Tumblelog by Soup.io
Newer posts are loading.
You are at the newest post.
Click here to check if anything new just came in.
jhopson88

The Cuban Five were fighting terrorism. Why did we put them in jail? - The Washington Post




The Cuban Five were fighting terrorism. Why did we put them in jail? - The Washington Post

Blogs & Columns

Featured Blogs

Blogs & Columns

Blogs & Columns

Blogs & Columns

Blogs & Columns

Blogs & Columns

Blogs & Columns

Blogs & Columns

Blogs & Columns

Some in GOP say shutdown strategy failed

D.C.’s private eye has seen it all

PHOTOS | Why we deserve shutdown pay

Explore real-time news, visually

ORLANDO SIERRA/AFP/Getty Images - A card with pictures of five Cubans convicted in 2001 of spying on the United States for the Cuban government.

Stephen Kimber teaches journalism at the University of King’s College in Halifax, Canada, and is the author of “What Lies Across the Water: The Real Story of the Cuban Five.”

Consider for a moment what would happen if American intelligence agents on the ground in a foreign country uncovered a major terrorist plot, with enough time to prevent it. And then consider how Americans would react if authorities in that country, rather than cooperate with us, arrested and imprisoned the U.S. agents for operating on their soil.

More from Outlook

Gerard Magliocca

It’s the law of the land. But it isn’t beyond debate.

Francis Fukuyama

Our system is designed to block action.

Robert Costa

Are they just following Ted Cruz?

Gallery

Memorable myths of 2013: Fact or fiction? A collection from Outlook’s popular Five Myths series.

Those agents would be American heroes. The U.S. government would move heaven and Earth to get them back.

This sort of scenario has occurred, except that, in the real-life version, which unfolded 15 years ago last month, the Americans play the role of the foreign government, and Cuba — yes, Fidel Castro’s Cuba — plays the role of the aggrieved United States.

In the early 1990s, after the demise of the Soviet Union made the collapse of Cuba’s communist government seem inevitable, Miami’s militant Cuban exile groups ratcheted up their efforts to overthrow Castro by any means possible, including terrorist attacks. In 1994, for example, Rodolfo Frometa, the leader of an exile group, was nabbed in an FBI sting trying to buy a Stinger missile, a grenade launcher and anti-tank rockets that he said he planned to use to attack Cuba. In 1995, Cuban police arrested two Cuban Americans after they tried to plant a bomb at a resort in Varadero.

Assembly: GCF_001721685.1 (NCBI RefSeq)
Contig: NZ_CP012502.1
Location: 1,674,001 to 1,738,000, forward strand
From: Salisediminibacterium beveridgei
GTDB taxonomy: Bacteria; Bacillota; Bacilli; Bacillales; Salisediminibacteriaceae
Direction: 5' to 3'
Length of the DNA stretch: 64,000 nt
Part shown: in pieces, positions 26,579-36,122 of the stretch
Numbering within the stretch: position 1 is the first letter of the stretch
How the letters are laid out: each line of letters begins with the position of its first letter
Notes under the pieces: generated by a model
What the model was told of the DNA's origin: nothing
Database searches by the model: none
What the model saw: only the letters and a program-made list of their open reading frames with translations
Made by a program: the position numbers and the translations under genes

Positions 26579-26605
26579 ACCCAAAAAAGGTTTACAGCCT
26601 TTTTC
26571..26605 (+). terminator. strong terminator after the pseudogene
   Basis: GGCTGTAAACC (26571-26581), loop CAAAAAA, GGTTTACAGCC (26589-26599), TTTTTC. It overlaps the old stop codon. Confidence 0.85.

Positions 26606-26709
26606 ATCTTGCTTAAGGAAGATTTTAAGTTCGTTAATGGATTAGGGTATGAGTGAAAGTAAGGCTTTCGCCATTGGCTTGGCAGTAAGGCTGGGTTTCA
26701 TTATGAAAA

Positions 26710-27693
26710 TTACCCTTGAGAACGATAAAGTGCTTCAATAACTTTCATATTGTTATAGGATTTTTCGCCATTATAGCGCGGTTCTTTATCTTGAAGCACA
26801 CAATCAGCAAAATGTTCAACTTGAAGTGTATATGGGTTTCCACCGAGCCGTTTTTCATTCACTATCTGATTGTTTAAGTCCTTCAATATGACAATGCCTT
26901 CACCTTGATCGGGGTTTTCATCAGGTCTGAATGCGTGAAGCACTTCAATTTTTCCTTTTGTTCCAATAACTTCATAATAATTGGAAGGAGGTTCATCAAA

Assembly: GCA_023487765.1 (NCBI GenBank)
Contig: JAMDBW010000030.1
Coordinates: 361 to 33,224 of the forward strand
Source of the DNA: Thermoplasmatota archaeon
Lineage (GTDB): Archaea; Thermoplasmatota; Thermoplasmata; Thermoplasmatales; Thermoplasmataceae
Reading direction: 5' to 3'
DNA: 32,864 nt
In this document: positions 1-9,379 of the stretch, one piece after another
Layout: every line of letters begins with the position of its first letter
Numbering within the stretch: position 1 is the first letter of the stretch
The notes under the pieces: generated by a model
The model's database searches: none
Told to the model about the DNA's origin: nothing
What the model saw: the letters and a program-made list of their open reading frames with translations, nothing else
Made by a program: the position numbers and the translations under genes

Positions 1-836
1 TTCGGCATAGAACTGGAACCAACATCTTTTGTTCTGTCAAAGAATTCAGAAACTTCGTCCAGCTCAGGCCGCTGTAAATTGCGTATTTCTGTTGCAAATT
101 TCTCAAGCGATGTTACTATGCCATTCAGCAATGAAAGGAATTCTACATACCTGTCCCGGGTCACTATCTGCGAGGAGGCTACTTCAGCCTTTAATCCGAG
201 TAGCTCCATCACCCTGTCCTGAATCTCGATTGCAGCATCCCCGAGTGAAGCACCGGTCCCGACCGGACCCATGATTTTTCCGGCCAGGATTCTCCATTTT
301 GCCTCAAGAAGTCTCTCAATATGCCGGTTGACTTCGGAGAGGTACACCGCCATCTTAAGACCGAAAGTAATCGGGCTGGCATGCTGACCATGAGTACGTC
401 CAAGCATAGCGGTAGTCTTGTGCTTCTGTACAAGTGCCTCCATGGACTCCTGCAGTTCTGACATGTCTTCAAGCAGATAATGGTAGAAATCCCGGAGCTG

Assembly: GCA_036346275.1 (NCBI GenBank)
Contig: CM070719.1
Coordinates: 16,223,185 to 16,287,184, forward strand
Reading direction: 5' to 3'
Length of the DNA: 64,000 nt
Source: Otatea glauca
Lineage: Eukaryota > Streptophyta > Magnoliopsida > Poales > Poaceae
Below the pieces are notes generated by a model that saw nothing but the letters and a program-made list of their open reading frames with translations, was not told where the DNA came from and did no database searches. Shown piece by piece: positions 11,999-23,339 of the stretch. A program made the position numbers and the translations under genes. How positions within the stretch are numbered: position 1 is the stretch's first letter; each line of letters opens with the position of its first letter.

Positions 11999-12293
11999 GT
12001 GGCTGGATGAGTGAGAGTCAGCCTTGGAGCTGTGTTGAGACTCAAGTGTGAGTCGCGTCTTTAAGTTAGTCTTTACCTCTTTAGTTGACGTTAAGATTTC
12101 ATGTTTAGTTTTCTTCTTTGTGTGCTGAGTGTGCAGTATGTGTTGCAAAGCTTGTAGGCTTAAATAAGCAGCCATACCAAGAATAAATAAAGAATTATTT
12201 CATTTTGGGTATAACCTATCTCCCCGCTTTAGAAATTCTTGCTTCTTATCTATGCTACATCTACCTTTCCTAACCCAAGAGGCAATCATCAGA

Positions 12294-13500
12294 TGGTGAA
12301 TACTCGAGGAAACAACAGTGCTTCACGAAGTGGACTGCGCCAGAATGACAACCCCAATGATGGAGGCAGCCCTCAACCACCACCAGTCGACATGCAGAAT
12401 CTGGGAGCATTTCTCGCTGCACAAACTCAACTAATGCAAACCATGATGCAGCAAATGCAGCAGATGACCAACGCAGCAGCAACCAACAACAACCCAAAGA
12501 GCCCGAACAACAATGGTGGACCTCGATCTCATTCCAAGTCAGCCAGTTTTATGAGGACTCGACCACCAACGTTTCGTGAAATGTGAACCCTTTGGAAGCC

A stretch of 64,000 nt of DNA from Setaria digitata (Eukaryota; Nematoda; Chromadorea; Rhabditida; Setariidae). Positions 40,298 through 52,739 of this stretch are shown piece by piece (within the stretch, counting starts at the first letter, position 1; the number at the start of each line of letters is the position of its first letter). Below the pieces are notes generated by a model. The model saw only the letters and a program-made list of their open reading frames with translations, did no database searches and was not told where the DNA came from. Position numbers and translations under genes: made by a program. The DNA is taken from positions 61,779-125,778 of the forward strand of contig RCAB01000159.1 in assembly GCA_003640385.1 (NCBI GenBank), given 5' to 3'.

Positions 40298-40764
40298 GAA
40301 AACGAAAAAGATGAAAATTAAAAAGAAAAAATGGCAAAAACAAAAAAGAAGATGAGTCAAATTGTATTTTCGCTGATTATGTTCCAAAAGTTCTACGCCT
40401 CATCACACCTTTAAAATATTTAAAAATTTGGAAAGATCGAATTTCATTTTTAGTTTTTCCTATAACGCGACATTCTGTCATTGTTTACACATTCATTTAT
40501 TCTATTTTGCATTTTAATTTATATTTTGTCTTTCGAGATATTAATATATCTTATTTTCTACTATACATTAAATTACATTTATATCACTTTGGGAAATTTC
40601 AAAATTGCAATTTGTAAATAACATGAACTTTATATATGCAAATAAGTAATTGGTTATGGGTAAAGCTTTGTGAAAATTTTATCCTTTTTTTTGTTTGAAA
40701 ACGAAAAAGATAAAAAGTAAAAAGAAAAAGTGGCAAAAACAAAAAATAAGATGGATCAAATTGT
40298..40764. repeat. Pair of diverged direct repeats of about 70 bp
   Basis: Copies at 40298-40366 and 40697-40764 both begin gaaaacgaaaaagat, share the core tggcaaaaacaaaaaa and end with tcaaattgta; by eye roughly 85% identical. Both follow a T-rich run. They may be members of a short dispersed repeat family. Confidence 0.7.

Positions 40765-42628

Those actions clearly violated U.S. neutrality laws, but America’s justice system mostly looked the other way. Although Frometa was charged, convicted and sentenced to almost four years in jail, law enforcement agencies rarely investigated allegations involving exile militants, and if they did, prosecutors rarely pursued charges. Too often, Florida’s politicians served as apologists for the exile community’s hard-line elements.

But the Cubans had their own agents on the ground in Florida. An intelligence network known as La Red Avispa was dispatched in the early 1990s to infiltrate militant exile groups. It had some successes. Agents thwarted a 1994 plan to set off bombs at the iconic Tropicana nightclub, a tourist hot spot in Havana. And they short-circuited a 1998 scheme to send a boat filled with explosives from the Miami River to the Dominican Republic to be used in an assassination attempt against Castro.

In the spring of 1998, Cuban agents uncovered a plot to blow up an airplane filled with beach-bound tourists from Europe or Latin America. The plot resonated: Before 2001, the most deadly act of air terrorism in the Americas had been the 1976 midair bombing of Cubana Airlines Flight 455, which killed all 73 passengers and crew members.